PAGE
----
• fitlog.csv: A log of the many metrics reported during training. The most important metrics to pay attention to are the reconstruction losses, train/recon and valid/recon. For most established model variants, this refers to the mean negative log-likelihood. Other metrics are clearly labeled in the header of the CSV. We recommend inspection of train/recon and valid/recon to avoid common issues like underfitting and overfitting.
  • lfads_output_sess0.h5: A copy of the original data file, combined with the outputs of the trained model. The denoised trials can be found at train_output_params and valid_output_params, along with other intermediate latent representations.
  • model.ckpt: The parameters of the final trained model. When the lfads-torch source code is released, the entire model can be loaded for post-hoc inspection and inference by passing the path to this checkpoint into the LFADS.load_from_checkpoint function.


How should I perform the training and validation split?

When splitting your data into training and validation sets, the main concern is ensuring that the sets follow the same distribution (equal representation of conditions, evenly distributed over the course of the recording session, etc.). A few common approaches are: (1) random sampling, (2) stratified random sampling by condition, or (3) assigning every $n^{th}$ trial to the validation set (e.g., every 5th trial for an 80/20 split).

What is the validation set used for? Is the model ever retrained on the combined data?

During an AutoLFADS training run, the validation set is used to periodically evaluate model performance (valid/recon_smth) so that the poor-performing models can be replaced with perturbed variants of the high-performing models. While we like the idea of retraining the model with the validation set included, this doesn't quite fit into the population-based training framework. However, the validation set performance will somewhat steer optimization since it is used for model selection at regular intervals.

How should I split my data into encod_data and recon_data?

The encod_data and recon_data represent the input to the model and the data against which model output is compared, respectively. In the original implementation of AutoLFADS, these were assumed to be the same. Here, we took a more flexible approach that specifies encod_data and recon_data separately to enable prediction of held-out neurons (encod_data_dim < recon_data_dim), prediction of held-out time steps (encod_seq_len < recon_seq_len), and prediction across data modalities. If you want to use the original functionality, you can should save the same data under two different keys (e.g., train_encod_data == train_recon_data).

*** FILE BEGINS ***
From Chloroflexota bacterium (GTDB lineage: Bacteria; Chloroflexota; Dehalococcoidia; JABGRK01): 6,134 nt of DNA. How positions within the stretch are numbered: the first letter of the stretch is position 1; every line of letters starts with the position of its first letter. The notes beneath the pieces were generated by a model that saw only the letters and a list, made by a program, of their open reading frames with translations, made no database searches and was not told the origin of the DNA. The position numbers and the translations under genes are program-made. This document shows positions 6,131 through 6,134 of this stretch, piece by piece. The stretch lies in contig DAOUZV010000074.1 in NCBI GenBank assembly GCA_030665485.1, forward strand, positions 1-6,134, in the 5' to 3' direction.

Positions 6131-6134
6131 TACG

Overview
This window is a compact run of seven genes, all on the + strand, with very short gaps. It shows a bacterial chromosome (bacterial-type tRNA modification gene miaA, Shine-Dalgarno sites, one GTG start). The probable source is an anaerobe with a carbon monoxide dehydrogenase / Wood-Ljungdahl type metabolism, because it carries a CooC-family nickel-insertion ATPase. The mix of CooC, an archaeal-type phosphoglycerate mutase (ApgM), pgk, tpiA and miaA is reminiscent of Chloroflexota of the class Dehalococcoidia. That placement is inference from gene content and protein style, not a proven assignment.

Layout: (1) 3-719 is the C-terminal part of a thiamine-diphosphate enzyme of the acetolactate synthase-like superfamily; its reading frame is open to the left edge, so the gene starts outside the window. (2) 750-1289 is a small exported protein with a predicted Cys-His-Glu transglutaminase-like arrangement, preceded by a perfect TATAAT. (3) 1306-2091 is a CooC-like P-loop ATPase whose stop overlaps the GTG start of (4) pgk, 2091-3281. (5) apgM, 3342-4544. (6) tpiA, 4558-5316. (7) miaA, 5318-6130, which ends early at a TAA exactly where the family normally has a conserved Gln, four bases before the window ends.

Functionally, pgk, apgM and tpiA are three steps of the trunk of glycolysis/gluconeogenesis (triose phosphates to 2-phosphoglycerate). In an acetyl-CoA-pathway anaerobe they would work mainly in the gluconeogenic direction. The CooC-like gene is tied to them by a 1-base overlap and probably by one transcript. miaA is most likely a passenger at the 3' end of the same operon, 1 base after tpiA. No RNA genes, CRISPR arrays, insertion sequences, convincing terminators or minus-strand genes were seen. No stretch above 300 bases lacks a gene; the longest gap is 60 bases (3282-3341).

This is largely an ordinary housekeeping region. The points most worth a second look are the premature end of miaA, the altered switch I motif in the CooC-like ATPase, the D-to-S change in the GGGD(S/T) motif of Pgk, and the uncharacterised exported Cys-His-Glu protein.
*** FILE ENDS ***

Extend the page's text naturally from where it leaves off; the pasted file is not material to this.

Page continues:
How can I include external inputs to the generator?

External inputs to the generator can be provided using the train_ext_input and valid_ext_input keys. You'll also need to update model.ext_input_dim in the config to the appropriate input dimensionality.

How can I be sure that the model is fitting my data well?

The most important metrics to monitor are train/recon and valid/recon (the Poisson negative log-likelihood). These can be plotted from the fitlog.csv using a function like the example below.

import pandas as pd
import matplotlib.pyplot as plt

def plot_metric(log_path, metric, ylims):
    df = pd.read_csv(log_path, index_col=0)
    fig, axes = plt.subplots(ncols=2, figsize=(10, 5), sharex=True, sharey=True)
    for id, worker in df.groupby("worker_id"):
        axes[0].plot(worker.epoch, worker[f"train/{metric}"])
        axes[1].plot(worker.epoch, worker[f"valid/{metric}"])
    for ax in axes:

plot_metric("fitlog.csv", "recon", (0.085, 0.092))

When visualizing these curves, you are mainly looking for signs of underfitting (e.g. validation NLL is still going down and the run has stopped prematurely) or overfitting (e.g. validation NLL has started increasing and the run has gone on too long). Automatic stopping should prevent overfitting, but underfitting might require adjusting architecture or HP ranges. Below is an example of a healthy NLL curve.


Which model is used at the end of training?

The final model is the member of the population with the lowest validation NLL.

What GPU resources are available and what are the constraints on the number of workers per GPU?

The AutoLFADS image uses p2.8xlarge instances on AWS, which have 8 GPUs each with about 12GB of memory per GPU. We typically run two models per GPU, but you may run more or less depending on your dataset and model size. It's worth noting that PBT can handle asynchronous generations so you could easily run e.g. 32 workers, keeping 2 workers per GPU but it would just take twice as long as 16. Checking GPU usage on the instance to confirm that your models will fit may be challenging, and we recommend contacting NeuroCAAS if this is critical.